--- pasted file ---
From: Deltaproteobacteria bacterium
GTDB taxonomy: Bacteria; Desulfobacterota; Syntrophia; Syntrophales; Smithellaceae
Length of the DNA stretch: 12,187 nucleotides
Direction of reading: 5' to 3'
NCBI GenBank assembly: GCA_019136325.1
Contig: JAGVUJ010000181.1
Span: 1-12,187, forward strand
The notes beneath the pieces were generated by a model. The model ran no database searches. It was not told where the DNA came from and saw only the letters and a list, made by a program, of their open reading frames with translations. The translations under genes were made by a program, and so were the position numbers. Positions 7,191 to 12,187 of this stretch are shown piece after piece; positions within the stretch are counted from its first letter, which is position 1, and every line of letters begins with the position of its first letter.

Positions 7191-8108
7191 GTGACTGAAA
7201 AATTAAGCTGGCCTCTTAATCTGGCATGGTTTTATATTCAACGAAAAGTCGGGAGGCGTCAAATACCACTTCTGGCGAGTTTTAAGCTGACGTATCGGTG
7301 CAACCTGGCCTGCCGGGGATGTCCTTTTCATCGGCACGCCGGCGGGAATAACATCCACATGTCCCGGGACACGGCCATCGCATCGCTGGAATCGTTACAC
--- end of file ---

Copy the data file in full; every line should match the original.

From: Deltaproteobacteria bacterium
GTDB taxonomy: Bacteria; Desulfobacterota; Syntrophia; Syntrophales; Smithellaceae
Length of the DNA stretch: 12,187 nucleotides
Direction of reading: 5' to 3'
NCBI GenBank assembly: GCA_019136325.1
Contig: JAGVUJ010000181.1
Span: 1-12,187, forward strand
The notes beneath the pieces were generated by a model. The model ran no database searches. It was not told where the DNA came from and saw only the letters and a list, made by a program, of their open reading frames with translations. The translations under genes were made by a program, and so were the position numbers. Positions 7,191 to 12,187 of this stretch are shown piece after piece; positions within the stretch are counted from its first letter, which is position 1, and every line of letters begins with the position of its first letter.

Positions 7191-8108
7191 GTGACTGAAA
7201 AATTAAGCTGGCCTCTTAATCTGGCATGGTTTTATATTCAACGAAAAGTCGGGAGGCGTCAAATACCACTTCTGGCGAGTTTTAAGCTGACGTATCGGTG
7301 CAACCTGGCCTGCCGGGGATGTCCTTTTCATCGGCACGCCGGCGGGAATAACATCCACATGTCCCGGGACACGGCCATCGCATCGCTGGAATCGTTACAC